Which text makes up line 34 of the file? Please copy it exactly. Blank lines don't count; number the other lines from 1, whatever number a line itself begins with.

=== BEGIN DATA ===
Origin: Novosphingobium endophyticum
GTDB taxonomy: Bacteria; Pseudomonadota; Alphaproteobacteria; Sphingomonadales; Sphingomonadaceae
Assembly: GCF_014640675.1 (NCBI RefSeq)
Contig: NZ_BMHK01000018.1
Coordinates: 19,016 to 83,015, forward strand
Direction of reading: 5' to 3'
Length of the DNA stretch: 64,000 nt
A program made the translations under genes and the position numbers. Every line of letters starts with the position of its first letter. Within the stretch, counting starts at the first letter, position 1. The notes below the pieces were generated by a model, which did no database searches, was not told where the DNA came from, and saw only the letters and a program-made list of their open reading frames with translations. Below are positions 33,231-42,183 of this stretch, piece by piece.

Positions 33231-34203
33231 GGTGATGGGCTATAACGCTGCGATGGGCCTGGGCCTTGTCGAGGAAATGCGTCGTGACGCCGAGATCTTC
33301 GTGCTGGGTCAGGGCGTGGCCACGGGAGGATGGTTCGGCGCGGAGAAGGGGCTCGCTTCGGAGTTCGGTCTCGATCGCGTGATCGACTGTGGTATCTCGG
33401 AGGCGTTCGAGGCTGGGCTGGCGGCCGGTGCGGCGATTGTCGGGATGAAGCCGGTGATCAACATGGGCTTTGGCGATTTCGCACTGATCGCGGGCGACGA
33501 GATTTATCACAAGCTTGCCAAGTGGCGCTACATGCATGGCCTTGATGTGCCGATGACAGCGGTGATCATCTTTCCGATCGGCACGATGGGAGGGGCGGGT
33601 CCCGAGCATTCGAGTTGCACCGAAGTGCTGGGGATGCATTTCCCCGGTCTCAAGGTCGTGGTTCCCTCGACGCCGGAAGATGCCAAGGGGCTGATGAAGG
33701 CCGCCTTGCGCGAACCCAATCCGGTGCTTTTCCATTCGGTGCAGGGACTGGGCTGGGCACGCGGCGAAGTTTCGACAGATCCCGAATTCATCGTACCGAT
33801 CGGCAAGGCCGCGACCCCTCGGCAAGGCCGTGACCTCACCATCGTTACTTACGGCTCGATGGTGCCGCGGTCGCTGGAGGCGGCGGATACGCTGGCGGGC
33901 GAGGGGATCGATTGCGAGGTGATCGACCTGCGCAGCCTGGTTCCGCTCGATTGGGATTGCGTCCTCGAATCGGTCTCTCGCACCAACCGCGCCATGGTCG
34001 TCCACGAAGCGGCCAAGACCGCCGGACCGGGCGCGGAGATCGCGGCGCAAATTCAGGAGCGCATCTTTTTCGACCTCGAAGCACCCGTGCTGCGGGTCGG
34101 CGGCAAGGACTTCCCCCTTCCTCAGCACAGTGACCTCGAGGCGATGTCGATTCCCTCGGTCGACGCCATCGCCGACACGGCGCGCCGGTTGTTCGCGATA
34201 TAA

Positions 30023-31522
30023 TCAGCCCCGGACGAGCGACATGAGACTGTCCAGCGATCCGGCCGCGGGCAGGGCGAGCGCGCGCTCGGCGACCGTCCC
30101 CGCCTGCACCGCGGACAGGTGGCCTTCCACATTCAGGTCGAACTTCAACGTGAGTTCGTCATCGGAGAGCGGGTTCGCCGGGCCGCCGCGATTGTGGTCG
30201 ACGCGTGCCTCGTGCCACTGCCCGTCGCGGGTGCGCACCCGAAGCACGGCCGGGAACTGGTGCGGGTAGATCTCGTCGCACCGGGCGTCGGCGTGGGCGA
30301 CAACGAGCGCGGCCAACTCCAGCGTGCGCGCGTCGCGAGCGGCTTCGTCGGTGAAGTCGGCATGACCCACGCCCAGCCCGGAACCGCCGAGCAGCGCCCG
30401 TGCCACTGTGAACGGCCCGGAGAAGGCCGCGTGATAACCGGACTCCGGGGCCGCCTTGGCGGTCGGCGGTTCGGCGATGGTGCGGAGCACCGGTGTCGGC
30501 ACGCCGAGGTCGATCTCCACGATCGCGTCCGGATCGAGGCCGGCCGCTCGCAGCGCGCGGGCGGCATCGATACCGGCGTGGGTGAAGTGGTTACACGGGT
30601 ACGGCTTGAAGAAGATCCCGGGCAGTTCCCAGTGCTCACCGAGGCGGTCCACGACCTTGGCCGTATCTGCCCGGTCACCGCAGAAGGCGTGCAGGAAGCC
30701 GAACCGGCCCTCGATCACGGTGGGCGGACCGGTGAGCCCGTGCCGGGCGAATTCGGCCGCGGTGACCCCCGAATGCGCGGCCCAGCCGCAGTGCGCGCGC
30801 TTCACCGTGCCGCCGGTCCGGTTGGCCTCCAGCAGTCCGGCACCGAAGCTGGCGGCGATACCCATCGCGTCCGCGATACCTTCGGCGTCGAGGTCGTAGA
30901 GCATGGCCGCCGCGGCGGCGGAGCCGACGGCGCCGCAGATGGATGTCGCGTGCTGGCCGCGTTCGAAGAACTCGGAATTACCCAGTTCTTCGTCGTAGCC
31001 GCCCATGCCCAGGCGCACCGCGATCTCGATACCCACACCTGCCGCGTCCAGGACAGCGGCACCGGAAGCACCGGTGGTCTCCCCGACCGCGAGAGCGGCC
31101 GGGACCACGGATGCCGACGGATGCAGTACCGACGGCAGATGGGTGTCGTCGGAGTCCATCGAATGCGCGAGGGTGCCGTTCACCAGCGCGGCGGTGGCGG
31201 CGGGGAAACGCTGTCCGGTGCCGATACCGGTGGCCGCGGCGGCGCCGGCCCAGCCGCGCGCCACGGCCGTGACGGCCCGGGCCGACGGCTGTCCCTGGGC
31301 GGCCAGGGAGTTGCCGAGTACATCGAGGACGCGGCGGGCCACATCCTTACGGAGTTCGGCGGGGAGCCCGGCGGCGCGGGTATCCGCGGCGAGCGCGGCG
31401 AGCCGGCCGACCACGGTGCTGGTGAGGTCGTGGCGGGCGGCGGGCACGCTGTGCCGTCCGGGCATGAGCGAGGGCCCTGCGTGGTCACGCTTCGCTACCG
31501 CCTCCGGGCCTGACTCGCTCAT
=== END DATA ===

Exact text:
31201 CGGGGAAACGCTGTCCGGTGCCGATACCGGTGGCCGCGGCGGCGCCGGCCCAGCCGCGCGCCACGGCCGTGACGGCCCGGGCCGACGGCTGTCCCTGGGC